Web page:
Russia’s actions have caused concern across the circumpolar North, but Norway has been the most reactive. It has started to reorient its defense posture northward, given the green light to Arctic-directed defense procurements, and conducted the first large-scale military exercises in its northernmost province bordering Russia since the end of the Cold War. Norway has also pushed for greater NATO involvement in the Arctic and spearheaded additional exercises involving NATO members, Sweden, and Finland. Russia, in turn, responded to these trainings by putting all of its northern forces on full combat alert.

Workers walk towards a helicopter after delivering supplies to a remote warming station near the 2011 Applied Physics Laboratory Ice Station north of Prudhoe Bay, Alaska, in this March 18, 2011 picture.
Lucas Jackson / Reuters
The responses of other Arctic states have been more tempered. They have expressed displeasure with Russia’s continued provocations, but they maintain that they do not see Russia as a threat in the High North. Nevertheless, all of the Arctic states have recently updated their Arctic defense policies and continue to remain vigilant in this regard in the face of both Russia’s actions and the need to secure a region that continues to become ever more accessible as a result of climate change.

What’s clear is that Russia’s northern military movements have further fueled the view that there exists a race to control the Arctic, but this race currently has only two runners: Russia and Norway. Furthermore, but for periodic Russian airspace encroachments, they are acting within their borders and not using military force to buttress expanded territorial claims. Once again, the Arctic race narrative is thus far more bark than bite.


Even in the face of territorial disputes, Arctic littoral states are less busy forcefully establishing claims than helping one another carry out surveying missions and other collaborative tasks. In fact, there have been almost no instances of the former, while the latter continues to be the normal course of Arctic interaction.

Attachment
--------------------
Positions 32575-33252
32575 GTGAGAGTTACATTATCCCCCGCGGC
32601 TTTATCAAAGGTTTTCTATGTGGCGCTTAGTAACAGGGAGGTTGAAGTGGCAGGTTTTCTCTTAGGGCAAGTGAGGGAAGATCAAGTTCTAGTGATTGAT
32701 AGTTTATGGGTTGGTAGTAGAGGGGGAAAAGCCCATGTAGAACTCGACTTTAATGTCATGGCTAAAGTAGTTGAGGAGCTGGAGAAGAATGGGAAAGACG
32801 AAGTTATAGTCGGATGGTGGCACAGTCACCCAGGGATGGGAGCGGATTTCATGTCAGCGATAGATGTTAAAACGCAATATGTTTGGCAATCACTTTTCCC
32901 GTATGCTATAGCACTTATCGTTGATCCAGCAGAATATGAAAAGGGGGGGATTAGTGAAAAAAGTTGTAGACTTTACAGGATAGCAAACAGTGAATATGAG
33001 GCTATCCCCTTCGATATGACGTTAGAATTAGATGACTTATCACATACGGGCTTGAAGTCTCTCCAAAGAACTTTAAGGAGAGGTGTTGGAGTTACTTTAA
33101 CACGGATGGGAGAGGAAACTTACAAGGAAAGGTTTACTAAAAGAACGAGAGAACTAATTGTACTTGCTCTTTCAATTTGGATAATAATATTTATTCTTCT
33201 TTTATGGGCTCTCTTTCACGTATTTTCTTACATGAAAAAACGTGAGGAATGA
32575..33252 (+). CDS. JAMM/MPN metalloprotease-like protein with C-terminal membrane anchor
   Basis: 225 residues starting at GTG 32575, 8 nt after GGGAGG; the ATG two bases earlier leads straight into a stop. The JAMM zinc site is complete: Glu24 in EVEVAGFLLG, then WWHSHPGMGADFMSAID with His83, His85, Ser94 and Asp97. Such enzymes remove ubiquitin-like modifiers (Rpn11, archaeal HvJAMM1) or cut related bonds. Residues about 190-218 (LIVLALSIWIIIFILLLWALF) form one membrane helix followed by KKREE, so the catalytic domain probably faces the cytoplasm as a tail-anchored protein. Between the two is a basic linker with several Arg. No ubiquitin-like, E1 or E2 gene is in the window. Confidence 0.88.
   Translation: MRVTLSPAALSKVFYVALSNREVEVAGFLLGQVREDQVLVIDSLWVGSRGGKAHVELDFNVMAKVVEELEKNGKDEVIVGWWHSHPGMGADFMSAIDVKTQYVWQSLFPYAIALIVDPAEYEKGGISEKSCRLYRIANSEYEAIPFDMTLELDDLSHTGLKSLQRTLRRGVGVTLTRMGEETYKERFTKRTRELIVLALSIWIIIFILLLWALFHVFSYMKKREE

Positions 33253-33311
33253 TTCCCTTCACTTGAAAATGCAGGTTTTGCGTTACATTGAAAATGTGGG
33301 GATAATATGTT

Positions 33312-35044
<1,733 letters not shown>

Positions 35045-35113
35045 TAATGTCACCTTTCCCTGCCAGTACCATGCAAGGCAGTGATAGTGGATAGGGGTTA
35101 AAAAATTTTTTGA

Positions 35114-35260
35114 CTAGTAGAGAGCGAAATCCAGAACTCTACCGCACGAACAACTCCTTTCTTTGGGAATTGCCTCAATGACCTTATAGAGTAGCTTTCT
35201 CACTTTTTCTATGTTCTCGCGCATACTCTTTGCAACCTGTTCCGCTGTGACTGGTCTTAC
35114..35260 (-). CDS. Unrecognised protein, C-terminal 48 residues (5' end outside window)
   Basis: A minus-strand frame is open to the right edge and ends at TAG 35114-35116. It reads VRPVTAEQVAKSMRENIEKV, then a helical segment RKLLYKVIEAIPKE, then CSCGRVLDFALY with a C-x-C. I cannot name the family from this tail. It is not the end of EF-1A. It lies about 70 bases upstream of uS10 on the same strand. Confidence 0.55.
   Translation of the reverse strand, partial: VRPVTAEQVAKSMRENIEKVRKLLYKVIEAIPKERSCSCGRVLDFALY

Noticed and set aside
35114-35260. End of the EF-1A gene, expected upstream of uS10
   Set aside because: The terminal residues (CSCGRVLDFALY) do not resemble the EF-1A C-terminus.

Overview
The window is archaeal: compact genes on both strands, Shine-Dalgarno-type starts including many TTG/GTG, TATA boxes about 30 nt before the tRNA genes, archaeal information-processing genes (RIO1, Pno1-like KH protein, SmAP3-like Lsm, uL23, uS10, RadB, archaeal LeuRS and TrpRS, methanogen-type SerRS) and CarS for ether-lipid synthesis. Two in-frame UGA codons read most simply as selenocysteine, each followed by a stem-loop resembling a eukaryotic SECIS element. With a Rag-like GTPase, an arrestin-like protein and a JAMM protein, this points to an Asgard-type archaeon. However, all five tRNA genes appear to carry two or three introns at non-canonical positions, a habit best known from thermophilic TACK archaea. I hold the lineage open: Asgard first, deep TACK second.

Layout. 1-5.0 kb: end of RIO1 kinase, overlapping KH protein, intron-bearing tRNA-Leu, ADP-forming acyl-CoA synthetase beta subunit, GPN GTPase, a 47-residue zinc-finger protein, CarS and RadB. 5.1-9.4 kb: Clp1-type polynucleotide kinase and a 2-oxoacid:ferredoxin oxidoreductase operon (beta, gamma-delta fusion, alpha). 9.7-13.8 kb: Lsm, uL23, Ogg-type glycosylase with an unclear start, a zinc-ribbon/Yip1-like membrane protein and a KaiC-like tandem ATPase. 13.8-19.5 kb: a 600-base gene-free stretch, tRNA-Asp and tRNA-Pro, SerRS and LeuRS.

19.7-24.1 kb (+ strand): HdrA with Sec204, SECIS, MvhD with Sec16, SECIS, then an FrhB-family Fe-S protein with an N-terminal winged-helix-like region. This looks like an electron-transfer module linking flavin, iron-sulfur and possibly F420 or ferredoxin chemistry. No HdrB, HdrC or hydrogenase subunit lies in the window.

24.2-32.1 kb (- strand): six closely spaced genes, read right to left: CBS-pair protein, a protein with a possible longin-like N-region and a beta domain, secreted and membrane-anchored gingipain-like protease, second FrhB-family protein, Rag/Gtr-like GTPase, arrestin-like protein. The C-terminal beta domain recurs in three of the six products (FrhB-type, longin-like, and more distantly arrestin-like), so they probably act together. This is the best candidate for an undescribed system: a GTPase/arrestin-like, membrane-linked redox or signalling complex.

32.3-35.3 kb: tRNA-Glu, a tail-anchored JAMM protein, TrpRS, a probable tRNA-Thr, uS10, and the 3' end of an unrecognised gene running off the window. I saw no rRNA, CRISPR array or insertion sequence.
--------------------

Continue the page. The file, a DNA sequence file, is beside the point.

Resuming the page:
When the Cold War ended and the Soviet Union fell, however, the military importance of the Arctic declined sharply.
Nevertheless, with no indications that relations between Russia and the West will warm anytime soon and the region becoming ever more accessible, the impulse to view the Arctic through the lens of competition will likely grow. In the face of this, maintaining the extensive international cooperation present in the region and supporting open dialogues and information sharing across all manner of Arctic activities—particularly military movements and purposes—are critical.

At a time when the Arctic is increasingly working its way into mainstream discussions of international relations and policy, it is important to recognize that, as the authors put it, “preconceptions of what the Arctic is, and what it can be, matter profoundly.” How the High North is viewed will ultimately determine its fate.

To this effect, Contesting the Arctic is one of the most significant recent works of Arctic scholarship, and this review does not do justice to the breadth of Arctic issues with which it grapples. By presenting and assessing how hundreds of individuals involved in Arctic policy formulation perceive the region, the book gives readers unparalleled insight into its current state and future. While certain portions of the book could have been fleshed out and a section on the modern strategic portrayal of the Arctic should have been included, the work is a must-read for those interested in the High North and international affairs generally. 

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  • ANDREAS KUERSTEN is a law clerk with the U.S. Court of Appeals for the Armed Forces (CAAF) and a Fellow at the Arctic Summer College. The views expressed herein are solely those of the author and do not represent those of CAAF or the U.S. government.